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ERIC Number: ED138549
Record Type: RIE
Publication Date: 1977-Apr
Pages: 23
Abstractor: N/A
Reference Count: 0
Feedback as the Crucial Variable in Conventional Instruction.
Wilkof, Neil J.
This paper presents a theoretical inquiry into the potential utility of a curricular view of instruction via the heuristic vehicle of the "curriculum-in-use." It is proposed that instruction must always imply a teacher, students to be taught, a curricular subject matter to be transmitted, and an evaluative mechanism. In addition, all instruction implies a classroom, which is bounded by space, and afforded a finite amount of working time. The particular utilization of these resources constitutes the instructional work performed within a given classroom and provides the means by which the classroom as a workplace can be understood. A study of how curricular work gets done ultimately rests on how the transmission of the subject matter is managed with the instructional resources at hand. Curriculum matter is explained to be textbooks, teacher guides, and supporting materials; curriculum matter is limited by its form and content and, in a sense, is inert. Evaluative mechanisms are inert also. However, because evaluative mechanisms are the basis for obtaining feedback on the efficacy of the teacher's transmission, tests allow us to perceive a dynamic image of the subject matter to be transmitted against the reflective effectiveness of the teacher's transmission. This dynamic image is the "curriculum in-use." (MM)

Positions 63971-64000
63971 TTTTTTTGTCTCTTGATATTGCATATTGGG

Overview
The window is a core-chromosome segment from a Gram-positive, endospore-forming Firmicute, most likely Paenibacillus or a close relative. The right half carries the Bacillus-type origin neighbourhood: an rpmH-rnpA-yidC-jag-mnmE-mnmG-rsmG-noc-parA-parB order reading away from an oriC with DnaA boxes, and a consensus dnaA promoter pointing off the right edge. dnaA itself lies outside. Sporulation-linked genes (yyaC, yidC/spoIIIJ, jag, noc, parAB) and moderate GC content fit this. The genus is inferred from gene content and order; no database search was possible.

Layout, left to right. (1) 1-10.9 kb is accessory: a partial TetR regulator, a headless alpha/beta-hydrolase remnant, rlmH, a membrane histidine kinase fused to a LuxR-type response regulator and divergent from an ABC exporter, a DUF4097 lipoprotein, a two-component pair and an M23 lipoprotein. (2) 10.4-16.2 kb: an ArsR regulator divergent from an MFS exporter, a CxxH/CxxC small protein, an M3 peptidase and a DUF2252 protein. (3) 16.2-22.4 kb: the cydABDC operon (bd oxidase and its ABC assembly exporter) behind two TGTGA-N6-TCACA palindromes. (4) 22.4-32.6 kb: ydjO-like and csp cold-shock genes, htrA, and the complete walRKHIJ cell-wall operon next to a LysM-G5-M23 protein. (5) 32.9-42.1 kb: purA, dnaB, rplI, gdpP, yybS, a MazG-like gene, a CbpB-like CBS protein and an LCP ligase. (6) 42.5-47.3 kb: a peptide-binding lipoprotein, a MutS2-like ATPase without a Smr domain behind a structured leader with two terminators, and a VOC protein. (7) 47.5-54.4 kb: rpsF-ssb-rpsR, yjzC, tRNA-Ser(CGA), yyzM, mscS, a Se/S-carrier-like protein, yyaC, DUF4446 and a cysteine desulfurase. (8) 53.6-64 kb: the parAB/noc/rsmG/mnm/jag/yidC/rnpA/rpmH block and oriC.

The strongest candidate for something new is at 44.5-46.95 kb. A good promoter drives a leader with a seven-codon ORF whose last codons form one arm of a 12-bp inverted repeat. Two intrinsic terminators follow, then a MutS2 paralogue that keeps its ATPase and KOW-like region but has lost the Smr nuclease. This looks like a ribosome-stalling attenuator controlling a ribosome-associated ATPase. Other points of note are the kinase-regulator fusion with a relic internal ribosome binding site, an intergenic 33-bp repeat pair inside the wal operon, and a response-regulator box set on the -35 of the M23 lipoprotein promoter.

Publication Type: Speeches/Meeting Papers
Education Level: N/A
Audience: N/A
Language: N/A
Sponsor: N/A
Authoring Institution: N/A
Note: Best copy available